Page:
Terraria is a 2D side scrolling sandbox game developed by ReLogic and published by 505 Games for PC, Mac, Xbox 360 and PS3 in 2011. This review was played on the Mac version of the game, although I have previously played the game on Xbox 360 with a controller. Sandbox games are games that allow the player complete freedom to the randomly generated world with little story elements to the game. What this allows players to do is play the game in unique and interesting ways, as well as play the game with their own created stories. Sandbox games also have a lot of roaming and searching for resources, meaning that players can unlock higher tiered equipment. This sort of progression system allows the player to upgrade their own equipment and move on to harder things within the game at their own pace. The genre is well known for generating random worlds for the player, meaning that each player will have their own unique experience in their world.
Terraria starts the player off in the centre of the map with 3 basic tools, a shortsword, a pickaxe and an axe. All 3 of these tool are made of copper, which is a lower tier ore, but for the early game until the player finds more ore of a higher tier. However, the player can actually go for quite a while without requiring the need to upgrade the equipment, which is useful in worlds where there is no caves in the beginning.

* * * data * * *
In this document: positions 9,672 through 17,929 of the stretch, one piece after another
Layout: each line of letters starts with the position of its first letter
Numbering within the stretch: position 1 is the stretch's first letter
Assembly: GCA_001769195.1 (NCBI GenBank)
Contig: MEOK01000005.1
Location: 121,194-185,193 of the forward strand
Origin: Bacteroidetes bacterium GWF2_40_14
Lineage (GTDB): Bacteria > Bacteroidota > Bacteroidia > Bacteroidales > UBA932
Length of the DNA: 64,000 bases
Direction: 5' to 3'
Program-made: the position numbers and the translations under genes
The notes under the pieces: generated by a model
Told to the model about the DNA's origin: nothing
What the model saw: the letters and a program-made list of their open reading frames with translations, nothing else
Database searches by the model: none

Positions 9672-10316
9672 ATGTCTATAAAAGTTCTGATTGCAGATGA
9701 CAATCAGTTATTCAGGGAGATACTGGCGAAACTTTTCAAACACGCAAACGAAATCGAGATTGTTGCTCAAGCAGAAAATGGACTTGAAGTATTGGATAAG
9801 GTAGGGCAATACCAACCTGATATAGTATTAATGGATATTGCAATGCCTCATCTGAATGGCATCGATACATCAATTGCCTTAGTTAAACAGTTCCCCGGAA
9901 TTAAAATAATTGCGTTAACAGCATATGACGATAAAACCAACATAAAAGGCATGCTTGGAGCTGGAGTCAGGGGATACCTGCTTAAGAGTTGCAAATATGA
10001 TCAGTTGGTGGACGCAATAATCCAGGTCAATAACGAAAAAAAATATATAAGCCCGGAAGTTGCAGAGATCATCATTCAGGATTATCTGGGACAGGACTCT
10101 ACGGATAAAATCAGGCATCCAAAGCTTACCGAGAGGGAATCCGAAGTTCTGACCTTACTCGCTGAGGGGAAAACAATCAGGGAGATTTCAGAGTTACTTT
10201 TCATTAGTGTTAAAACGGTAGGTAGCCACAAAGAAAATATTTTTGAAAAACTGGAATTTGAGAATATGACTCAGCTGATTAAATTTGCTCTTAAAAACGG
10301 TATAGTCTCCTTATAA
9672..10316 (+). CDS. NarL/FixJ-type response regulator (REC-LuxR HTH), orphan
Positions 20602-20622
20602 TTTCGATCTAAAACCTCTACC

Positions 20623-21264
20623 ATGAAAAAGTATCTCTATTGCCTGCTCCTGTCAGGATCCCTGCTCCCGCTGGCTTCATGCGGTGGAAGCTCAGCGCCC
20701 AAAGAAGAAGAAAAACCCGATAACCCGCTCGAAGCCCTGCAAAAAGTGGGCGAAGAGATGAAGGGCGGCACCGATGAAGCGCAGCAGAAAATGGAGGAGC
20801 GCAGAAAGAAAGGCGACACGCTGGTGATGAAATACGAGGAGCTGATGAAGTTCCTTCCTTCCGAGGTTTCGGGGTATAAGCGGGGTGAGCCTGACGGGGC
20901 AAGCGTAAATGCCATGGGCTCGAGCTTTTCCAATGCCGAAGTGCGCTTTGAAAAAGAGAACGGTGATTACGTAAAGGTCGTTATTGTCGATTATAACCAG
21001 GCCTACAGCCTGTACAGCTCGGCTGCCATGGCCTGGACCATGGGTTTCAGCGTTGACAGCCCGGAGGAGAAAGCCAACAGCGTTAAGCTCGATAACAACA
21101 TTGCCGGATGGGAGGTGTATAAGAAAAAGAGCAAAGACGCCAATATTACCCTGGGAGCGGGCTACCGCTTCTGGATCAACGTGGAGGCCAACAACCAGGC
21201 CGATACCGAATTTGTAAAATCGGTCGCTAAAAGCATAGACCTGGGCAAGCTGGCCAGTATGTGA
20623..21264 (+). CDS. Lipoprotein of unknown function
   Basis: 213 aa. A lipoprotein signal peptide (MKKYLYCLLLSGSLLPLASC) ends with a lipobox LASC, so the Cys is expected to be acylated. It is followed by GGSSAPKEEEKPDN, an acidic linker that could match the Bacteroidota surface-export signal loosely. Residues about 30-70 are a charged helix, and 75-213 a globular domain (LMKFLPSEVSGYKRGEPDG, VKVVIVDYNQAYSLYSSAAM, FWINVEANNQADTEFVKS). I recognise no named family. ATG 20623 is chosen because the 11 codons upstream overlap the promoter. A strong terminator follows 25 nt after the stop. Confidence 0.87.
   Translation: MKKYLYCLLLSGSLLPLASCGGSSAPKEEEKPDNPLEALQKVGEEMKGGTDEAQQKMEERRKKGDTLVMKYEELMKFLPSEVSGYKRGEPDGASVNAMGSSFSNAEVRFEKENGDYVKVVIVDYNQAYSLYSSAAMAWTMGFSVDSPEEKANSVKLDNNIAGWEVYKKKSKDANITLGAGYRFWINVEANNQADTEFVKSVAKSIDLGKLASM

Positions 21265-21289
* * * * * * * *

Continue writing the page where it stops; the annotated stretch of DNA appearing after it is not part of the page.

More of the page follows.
I feel that the tools that the game gives me to start is more than good enough for a decent part of the game until I dug much deeper and found ores that required a platinum pickaxe. I think that the huge variety of ores that the player can find throughout the game allows the player to decide exactly when to upgrade their equipment. However, the player can not upgrade equipment without crafting stations and the basic crafting stations are easy to make.
The first crafting station the player will need is a workbench, which can make basic items like arrows for a bow and also some basic tool upgrades. Everything that the player crafts in the game stems from the workbench and is vital early on to build a shelter. The interesting thing with the workbench is that it can be made from all manner of different materials, from Cactus to wood found in the jungle. This is a major plus because if the player wants to theme their shelter and their houses around cactus or sand, then the game allows the player to do this. It once again comes from the game allowing the player creative freedom, which is why I have played the game so much and I always enjoy returning to the game.